For this year's Science Fair Introductory Physics student Izzy P. chose to explore the ways in which whales communicate with one another by sending underwater sound signals capable of travelling great distances. She was especially interested in the vast array of varying sounds that whales are capable of making, and the unique way in which sound travels through water as compared to other mediums. As part of her presentation Izzy chose to create an interactive game for her visitors to play. Five different whale sounds were played, each unique to a particular species of whale; Orca, Right, Blue, Humpback, and Sperm Whale. In addition to this auditory component, Izzy chose to include tactile models of each of the species. If the 'contestant' was able to correctly match the sound to the species they walked away the proud owner of a Perkins water bottle. At the concluding awards ceremony Izzy herself won the award for 'Best Multisensory Project'. Below is a summary of the project as written by Izzy.
How do the sounds whales make travel underwater?
I think sound travels faster under water than in air.
- Sound travels much faster through water and solids.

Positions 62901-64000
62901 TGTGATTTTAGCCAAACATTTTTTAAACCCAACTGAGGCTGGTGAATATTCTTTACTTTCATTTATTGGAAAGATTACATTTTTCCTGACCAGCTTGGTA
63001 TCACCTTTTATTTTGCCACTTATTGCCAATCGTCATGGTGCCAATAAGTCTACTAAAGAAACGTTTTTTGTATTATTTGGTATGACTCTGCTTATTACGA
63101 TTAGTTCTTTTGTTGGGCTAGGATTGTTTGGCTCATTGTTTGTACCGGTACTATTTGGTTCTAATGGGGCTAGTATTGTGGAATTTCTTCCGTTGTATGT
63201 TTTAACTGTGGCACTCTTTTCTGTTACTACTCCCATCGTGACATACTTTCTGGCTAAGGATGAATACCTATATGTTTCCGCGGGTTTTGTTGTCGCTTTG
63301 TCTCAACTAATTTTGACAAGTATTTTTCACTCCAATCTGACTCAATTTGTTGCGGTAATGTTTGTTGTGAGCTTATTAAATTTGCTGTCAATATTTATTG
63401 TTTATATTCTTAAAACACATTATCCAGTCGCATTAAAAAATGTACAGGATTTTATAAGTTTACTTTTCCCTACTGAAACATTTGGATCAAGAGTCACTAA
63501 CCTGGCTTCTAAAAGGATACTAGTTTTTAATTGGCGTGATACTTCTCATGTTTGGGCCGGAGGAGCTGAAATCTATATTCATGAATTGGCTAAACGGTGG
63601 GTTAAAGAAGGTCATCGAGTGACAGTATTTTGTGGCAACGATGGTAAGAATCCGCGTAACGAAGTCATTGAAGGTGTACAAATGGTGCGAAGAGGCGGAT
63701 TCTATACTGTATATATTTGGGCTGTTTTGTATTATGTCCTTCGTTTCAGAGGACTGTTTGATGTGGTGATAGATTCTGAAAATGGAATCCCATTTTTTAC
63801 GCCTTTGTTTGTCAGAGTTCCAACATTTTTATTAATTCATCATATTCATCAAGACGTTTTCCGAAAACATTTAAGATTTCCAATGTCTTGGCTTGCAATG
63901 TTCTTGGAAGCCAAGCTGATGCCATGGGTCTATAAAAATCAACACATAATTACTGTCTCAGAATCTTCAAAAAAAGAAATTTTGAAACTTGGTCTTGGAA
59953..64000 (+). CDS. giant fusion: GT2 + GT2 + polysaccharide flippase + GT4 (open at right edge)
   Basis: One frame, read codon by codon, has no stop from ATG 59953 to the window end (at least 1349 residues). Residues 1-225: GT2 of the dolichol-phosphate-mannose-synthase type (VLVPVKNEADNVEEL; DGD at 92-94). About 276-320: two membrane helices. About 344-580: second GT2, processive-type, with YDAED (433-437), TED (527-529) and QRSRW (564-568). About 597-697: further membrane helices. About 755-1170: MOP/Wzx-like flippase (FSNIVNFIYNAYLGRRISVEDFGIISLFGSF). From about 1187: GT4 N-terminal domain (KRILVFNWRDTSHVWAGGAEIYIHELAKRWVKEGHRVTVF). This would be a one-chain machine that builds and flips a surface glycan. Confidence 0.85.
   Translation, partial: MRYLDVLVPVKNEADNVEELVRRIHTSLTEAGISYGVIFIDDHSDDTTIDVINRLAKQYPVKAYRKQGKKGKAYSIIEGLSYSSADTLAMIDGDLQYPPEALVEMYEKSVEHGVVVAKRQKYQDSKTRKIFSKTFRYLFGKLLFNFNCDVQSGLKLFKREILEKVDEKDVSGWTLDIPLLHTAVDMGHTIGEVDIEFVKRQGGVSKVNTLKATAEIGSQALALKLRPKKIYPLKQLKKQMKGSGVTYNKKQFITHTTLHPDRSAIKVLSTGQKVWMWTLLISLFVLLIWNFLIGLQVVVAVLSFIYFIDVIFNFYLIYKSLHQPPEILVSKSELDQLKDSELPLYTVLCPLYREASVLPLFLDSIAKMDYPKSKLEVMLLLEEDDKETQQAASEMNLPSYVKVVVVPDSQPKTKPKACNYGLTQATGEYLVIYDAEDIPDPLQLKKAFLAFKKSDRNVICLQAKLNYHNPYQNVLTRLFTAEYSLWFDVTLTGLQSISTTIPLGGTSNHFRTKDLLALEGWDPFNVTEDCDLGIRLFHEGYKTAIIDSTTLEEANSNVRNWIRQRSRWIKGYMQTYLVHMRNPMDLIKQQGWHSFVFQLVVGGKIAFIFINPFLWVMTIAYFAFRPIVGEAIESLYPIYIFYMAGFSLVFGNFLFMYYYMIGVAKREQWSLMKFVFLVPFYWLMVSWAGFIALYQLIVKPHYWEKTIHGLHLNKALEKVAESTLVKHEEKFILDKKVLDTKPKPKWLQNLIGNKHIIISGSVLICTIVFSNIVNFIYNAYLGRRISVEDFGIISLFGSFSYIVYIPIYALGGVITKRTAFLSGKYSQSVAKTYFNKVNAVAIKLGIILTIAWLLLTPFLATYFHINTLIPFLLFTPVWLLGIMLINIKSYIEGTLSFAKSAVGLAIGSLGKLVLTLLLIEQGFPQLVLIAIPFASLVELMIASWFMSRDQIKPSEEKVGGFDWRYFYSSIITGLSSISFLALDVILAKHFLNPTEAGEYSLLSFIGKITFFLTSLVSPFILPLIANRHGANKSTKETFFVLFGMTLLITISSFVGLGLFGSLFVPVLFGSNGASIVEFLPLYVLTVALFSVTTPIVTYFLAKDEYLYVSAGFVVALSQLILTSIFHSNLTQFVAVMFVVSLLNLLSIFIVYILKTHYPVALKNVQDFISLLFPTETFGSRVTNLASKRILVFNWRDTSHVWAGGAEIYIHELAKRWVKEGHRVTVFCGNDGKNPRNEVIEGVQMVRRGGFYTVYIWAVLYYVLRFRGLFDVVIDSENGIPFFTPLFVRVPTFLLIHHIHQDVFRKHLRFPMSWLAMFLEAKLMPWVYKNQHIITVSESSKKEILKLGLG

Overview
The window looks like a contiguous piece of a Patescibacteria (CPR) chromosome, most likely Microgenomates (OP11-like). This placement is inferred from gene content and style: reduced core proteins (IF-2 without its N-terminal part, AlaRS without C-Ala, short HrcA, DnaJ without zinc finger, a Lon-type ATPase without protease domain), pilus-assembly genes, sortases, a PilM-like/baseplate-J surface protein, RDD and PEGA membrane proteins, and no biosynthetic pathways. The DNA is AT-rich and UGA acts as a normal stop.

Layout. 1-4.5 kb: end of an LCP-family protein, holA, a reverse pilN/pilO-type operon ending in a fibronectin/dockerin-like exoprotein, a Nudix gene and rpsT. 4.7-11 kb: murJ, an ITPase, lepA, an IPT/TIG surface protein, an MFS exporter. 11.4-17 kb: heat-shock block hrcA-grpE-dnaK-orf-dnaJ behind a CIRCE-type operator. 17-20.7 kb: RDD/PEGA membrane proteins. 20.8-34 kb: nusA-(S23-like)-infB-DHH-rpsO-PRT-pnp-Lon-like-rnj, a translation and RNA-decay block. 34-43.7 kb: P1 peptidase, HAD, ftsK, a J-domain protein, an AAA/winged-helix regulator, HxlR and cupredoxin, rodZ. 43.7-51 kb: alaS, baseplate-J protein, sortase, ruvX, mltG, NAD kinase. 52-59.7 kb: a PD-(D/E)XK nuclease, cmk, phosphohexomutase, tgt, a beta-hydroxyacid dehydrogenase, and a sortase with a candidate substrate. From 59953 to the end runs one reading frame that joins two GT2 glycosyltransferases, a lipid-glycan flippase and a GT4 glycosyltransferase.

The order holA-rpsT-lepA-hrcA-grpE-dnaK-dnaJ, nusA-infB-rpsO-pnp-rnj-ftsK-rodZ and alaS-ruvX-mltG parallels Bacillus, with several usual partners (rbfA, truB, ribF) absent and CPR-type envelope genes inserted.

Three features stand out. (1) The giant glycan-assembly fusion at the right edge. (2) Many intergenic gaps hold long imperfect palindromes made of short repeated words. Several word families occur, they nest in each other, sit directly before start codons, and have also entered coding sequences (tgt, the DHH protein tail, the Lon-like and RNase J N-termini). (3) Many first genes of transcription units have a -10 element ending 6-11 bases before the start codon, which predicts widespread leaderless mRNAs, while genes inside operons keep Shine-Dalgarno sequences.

- If you put your ear up against a wall you can hear the sounds in the next room because sound travels faster through solids and water.
- Sound travels a long distance under water at about 1,500m/s.
- Sound travels at about 332m/s through air.
- So you can see that sound travels faster through water than it does air.
- Whales use the faster travel speed through water because the faster sound can travel long so other whales that are far away they can pick it up and send a wave back.
- Whales can communicate by songs clicks and whistle.
- Whales can communicate with their bodies instead of communicating by sound.
- Whales will slap there pectoral flippers or there flukes to show confection.
- Some whale songs can last up to 30 minutes.
- Dolphins, Beluga Whales and Porpoises make sounds with a high frequency.
- A whale might blow through its snout to warn some other whales to stay away
- Some whales make such a high sound that even we cannot hear them.
I found out through my research that sound does travel faster through water than air. Sound travels about 1,500 m/s underwater, and sound travels about 332 m/s in air. If one whale is 4,000 meters away and the other whale is 6,000 meters away one whale will make a sound and the other one can pick it up because sound underwater travels faster and longer in water. The particles are more tightly packed together, so sounds travel faster through water.